CaribFest Culture Show
September 24, 2021
The Caribbean Students’ Organization began Caribfest with the Culture Show at Akin Auditorium on Thursday evening, Sept. 23. The show consisted of music, dance and costumes from across the Caribbean islands. Over 100 people attended from all different walks of life to get a taste of the vibrant Caribbean culture.
“I really like the diversity of it. There was a band playing and also dancing and modeling, and I didn’t know it was going to be like that. Just seeing all the different flags of the Caribbean made me realize how many different cultures are really on the islands.” Kendall Jones, music and pre-med senior, said.
In addition to music and dance, there was a masquerade, a swimsuit modeling segment and live music from a small band and percussion performances on drums called djembe. One traditional wear display used designs of the Yoruba and Igbo tribes from Nigeria, where many in the Caribbean can trace their roots. Another performance was a traditional Dominican creole, which is a costumed dance that depicts the island’s culture and history from the past 300 years. Creole featured tall, feathered headdresses and colorful clowns with ruffled costumes. Another popular event was the Grenadian Jab Jab, which consisted of a performer in chains who wore a horned helmet and was covered in oil. The Jab Jab celebrates emancipation and equality.
“It was a great experience. I enjoyed the crowd interaction and I feel proud that I was able to share something that was a part of my island with the people here, to the other Caribbean students as well as Americans who are just getting introduced to our culture,” Djembe performer Garvin Joseph, mechanical engineer junior, said.
Joseph hyped the crowd up by encouraging them to clap, sing along and dance. Fellow performer Tishauna Perkins said they want Joseph back for the next Caribfest. When Joseph interacted with the crowd and played the djembe, the audience went wild.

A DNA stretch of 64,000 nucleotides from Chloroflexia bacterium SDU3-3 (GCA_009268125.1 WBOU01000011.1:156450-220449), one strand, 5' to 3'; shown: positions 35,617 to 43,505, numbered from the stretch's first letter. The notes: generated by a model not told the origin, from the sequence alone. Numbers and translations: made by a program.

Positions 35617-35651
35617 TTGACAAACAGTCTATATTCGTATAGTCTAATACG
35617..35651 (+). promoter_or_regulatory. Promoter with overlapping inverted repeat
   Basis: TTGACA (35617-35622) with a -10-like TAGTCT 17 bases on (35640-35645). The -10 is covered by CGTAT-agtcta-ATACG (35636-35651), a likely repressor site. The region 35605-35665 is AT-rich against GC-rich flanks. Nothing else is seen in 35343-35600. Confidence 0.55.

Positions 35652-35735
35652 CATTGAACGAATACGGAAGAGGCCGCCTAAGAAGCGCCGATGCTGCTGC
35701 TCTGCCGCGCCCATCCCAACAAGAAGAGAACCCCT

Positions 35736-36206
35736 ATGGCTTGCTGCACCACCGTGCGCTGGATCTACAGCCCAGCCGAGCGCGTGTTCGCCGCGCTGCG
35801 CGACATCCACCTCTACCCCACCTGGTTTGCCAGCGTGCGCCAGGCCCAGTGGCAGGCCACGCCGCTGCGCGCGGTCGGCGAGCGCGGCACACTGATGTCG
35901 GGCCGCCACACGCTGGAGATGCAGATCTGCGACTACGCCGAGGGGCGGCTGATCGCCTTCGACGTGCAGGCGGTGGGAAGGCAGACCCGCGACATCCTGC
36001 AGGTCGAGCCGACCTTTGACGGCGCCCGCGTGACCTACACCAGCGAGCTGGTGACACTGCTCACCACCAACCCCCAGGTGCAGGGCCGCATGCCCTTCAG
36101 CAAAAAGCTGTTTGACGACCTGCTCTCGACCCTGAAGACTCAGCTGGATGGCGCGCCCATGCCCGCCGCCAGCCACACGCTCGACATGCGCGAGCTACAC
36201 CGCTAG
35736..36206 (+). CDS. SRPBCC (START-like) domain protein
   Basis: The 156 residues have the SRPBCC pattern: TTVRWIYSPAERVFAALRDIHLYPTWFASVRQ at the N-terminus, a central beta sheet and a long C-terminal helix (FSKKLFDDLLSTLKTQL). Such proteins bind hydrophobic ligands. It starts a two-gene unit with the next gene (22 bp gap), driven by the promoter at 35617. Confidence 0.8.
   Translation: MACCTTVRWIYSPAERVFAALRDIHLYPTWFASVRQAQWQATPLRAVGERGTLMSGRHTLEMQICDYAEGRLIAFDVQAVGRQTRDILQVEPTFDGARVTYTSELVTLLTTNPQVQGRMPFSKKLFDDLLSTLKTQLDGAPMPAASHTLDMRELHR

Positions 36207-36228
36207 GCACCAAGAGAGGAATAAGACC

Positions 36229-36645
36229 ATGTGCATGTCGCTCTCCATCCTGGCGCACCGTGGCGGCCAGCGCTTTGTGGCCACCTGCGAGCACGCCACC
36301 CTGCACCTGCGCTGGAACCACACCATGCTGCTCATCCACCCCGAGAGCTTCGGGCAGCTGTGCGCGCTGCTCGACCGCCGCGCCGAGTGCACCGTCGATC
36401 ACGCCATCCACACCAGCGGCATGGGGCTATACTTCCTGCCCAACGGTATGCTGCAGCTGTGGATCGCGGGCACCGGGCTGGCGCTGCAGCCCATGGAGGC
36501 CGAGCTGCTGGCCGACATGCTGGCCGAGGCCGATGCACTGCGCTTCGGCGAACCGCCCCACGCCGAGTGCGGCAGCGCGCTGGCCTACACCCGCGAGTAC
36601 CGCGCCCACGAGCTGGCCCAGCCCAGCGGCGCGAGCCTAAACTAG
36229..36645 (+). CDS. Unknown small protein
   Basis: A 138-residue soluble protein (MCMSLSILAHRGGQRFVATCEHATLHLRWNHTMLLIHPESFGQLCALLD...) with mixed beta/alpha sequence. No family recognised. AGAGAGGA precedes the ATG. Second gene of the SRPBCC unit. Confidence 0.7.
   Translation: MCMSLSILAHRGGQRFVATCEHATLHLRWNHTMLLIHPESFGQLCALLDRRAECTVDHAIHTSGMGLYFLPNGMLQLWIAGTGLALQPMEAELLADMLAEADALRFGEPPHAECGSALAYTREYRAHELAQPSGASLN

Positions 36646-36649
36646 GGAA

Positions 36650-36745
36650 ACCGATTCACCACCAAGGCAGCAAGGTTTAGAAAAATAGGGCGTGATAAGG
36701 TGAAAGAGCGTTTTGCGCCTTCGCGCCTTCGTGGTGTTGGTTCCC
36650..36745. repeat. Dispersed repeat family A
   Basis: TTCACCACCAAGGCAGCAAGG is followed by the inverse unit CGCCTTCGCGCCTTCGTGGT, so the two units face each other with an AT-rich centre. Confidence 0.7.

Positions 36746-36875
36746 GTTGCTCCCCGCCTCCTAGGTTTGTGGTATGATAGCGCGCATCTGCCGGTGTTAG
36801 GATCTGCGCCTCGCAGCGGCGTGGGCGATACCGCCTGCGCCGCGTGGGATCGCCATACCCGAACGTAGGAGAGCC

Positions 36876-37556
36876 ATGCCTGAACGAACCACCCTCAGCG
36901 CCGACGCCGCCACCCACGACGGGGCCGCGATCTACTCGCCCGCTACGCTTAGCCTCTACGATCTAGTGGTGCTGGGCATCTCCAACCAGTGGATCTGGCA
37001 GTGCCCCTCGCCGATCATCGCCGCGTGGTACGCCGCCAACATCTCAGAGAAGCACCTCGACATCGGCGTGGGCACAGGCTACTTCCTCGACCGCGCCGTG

“I think it’s necessary that we share our cultures and our experiences with others because that’s how we diversify and make everything better,” Joseph said.
Accounting junior Sherna Xavier led the Culture Show’s decoration for her first Caribfest. She said she was pleased with the crowd response to the Culture Show.
“I like exchanging cultures with others and learning from others as well. Based on the response that the crowd had, they really encouraged me and made me feel comfortable sharing my culture because it was well-received,” Xavier said.
As a singer, dancer and swimsuit model for the Culture Show, Tishauna Perkins, biology senior, returned as a triple threat for her third Caribfest. She said coming to a different culture and sharing her own broadened her perspective.
“When you’re at home on your little island, it’s just like you are completely oblivious to the fact that people don’t know much about your culture. It was a huge culture shock coming here because you always feel like your culture is the only way you do things, and then you’re exposed to different cultures. Even in the Caribbean, a lot of people feel like it’s one set way. But the different islands have different ways of doing things. The way they speak, their food, and the music they like to listen to,” Perkins said.